Since 2018, Thailand has benefited from the WHO Collaborative Registration Procedure (CRP). The CRP accelerates access to WHO-prequalified products through the country registration process, because information obtained during prequalification can be shared and used by any NMRA. Being able to rely on existing data and information saves both time and money, and it is beneficial in obtaining medicines quicker.  A decision can be reached by the NMRA within 90 days, and communicated to WHO and the applicant within a further 30 days. It is crucial that civil society groups in Thailand involved in advocacy work supporting the roll-out of DTG have access to country-by-country information − ideally directly from WHO − on products seeking global registrations through the CRP. This will help local civil society groups advocate for accelerating the process at the national level, and ensure that people in need receive WHO-recommended DTG-containing regimens as quickly as possible.

Example: daclatasvir for hepatitis C

Today, we are still waiting for generic daclatasvir (DAC) to treat hepatitis C virus (HCV) to be registered in Thailand. While MPP’s sublicensees have filed for local DAC registration, this is still pending. Unfortunately, at the time of writing, we do not know when this will be completed, nor what steps are required to complete the registration. Physicians struggle to understand why generic DAC is not available like other direct-acting antivirals (DAAs) they prescribe.  Such delays end up in additional costs for the Thai health system and limit the availability of effective regimens to patients.  Until registration of DAC is complete, people with HCV will be prescribed generic sofosbuvir and velpatasvir at a cost of $750 for a three-month course of treatment, as opposed to under $100 for a course of sofosbuvir and daclatasvir. The Thai government could be curing six more people of HCV for what they are currently paying to cure just one person.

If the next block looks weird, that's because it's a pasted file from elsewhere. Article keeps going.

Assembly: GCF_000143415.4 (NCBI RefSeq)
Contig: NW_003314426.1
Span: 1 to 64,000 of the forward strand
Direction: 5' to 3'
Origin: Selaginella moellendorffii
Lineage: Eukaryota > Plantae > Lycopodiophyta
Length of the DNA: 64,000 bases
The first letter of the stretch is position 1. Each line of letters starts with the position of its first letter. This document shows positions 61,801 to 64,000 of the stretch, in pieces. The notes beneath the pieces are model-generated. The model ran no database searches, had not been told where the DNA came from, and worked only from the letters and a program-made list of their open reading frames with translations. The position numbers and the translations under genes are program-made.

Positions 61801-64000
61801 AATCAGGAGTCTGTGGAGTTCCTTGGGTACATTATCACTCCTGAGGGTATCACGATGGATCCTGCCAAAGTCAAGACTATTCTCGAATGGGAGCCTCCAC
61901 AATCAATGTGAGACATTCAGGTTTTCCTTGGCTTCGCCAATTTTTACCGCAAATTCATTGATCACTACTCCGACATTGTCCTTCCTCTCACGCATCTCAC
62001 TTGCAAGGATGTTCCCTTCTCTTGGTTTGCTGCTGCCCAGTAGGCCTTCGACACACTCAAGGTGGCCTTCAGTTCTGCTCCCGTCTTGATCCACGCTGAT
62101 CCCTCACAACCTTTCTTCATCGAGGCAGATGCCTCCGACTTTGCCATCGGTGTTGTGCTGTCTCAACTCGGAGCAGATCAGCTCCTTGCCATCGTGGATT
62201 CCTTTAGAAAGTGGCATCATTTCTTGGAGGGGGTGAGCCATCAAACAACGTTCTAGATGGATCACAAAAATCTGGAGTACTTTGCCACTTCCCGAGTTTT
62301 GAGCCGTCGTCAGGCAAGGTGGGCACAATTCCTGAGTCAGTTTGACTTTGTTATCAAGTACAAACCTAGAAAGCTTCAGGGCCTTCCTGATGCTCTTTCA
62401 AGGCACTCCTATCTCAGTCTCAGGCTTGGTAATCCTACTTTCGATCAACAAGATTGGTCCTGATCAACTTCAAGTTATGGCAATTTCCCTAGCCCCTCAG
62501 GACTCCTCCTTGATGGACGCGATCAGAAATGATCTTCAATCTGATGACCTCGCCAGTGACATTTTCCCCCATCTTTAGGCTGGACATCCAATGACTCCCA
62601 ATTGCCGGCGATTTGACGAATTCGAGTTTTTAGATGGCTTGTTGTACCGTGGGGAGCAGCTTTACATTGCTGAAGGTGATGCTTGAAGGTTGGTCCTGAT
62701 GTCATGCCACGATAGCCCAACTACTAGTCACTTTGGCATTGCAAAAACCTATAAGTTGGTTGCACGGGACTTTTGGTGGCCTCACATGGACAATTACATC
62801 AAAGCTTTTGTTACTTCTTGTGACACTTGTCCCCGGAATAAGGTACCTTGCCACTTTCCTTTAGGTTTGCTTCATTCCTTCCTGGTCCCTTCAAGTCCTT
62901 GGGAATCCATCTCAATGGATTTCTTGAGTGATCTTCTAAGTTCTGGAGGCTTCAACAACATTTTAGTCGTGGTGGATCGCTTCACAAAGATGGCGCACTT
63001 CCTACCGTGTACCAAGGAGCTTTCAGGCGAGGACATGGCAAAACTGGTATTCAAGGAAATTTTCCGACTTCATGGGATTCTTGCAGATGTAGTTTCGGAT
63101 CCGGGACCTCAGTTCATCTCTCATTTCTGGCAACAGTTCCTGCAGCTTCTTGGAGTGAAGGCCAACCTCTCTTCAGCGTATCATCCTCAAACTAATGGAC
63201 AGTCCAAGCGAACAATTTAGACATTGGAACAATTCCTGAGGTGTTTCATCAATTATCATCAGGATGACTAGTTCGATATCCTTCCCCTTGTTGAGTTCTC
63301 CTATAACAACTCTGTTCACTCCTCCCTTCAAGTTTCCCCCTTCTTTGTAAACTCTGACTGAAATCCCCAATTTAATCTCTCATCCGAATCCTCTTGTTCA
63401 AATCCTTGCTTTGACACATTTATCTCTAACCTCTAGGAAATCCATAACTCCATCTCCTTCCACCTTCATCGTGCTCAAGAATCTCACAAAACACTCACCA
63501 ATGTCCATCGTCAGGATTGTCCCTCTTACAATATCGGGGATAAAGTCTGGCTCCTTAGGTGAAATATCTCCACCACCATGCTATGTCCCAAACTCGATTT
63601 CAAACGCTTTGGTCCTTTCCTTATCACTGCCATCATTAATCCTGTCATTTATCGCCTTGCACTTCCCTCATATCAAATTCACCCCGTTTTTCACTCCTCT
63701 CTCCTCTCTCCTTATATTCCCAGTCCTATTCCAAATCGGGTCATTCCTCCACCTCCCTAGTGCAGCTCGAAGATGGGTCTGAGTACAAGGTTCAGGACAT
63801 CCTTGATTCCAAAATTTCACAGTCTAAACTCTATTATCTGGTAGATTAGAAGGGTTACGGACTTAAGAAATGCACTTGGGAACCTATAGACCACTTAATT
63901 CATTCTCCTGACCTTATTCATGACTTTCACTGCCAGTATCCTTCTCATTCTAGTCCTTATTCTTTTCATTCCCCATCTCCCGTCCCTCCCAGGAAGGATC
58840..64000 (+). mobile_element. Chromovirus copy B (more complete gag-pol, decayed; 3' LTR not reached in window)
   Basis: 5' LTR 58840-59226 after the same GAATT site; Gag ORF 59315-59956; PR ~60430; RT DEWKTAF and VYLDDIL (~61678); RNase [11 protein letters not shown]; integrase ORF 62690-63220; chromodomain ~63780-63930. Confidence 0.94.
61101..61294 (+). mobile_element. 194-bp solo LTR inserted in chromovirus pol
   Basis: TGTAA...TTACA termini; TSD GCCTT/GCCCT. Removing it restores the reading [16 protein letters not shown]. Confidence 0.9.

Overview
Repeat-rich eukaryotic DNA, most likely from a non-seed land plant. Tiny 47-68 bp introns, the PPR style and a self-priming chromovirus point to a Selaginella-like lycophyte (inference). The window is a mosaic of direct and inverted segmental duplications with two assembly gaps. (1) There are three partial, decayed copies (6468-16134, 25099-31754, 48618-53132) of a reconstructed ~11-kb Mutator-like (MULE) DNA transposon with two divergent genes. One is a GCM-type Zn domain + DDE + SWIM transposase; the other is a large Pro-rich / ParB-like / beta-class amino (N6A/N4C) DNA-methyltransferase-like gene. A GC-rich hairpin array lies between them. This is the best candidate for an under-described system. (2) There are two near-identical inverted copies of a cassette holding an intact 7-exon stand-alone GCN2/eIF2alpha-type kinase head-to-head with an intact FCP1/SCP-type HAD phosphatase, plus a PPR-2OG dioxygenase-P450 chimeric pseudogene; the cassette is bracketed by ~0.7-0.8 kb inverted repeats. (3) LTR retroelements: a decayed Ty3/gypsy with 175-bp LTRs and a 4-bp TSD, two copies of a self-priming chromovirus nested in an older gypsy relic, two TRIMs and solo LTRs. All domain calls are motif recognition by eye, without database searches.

Planning to increase access

Thailand has ambitious plans for the roll-out of the DTG switch, plans that PLHIV are relying on, and success hinges on readily available generic medicines. Knowing which products are being registered in the country could help us reach treatment targets with accessible, affordable medicines. To accomplish this goal, the Thai government could work more closely with generic manufacturers and their NMRA to share information about registration applications so that all know exactly what is in the pipeline and where they are in the process. Another option may be to emulate the WHO pre-qualification system, whereby the WHO CRP could make public information on those products currently in the registration process in different countries.

One thing the COVID-19 pandemic and the last 18 months has taught us is the importance of working together and sharing information, and in so doing, being better prepared, more efficient, and able to respond more effectively to emerging needs and priorities. We must take these lessons and apply them across all areas of health so that everyone can have timely access to the quality medicines they need.

Giten is currently the Community and Policy Program Manager at amfAR’s TREAT Asia programme in Bangkok, Thailand. He has been working on improving HIV and hepatitis C treatment access, advocating for price reductions, scaling up national responses, and improving regulatory uptake of direct-acting antivirals in South and Southeast Asia. Giten serves on MPP’s Expert Advisory Group.

[1] WHO: Consolidated Guidelines on HIV prevention, testing, treatment, service delivery and monitoring: Recommendations for a Public Health Approach – July 2021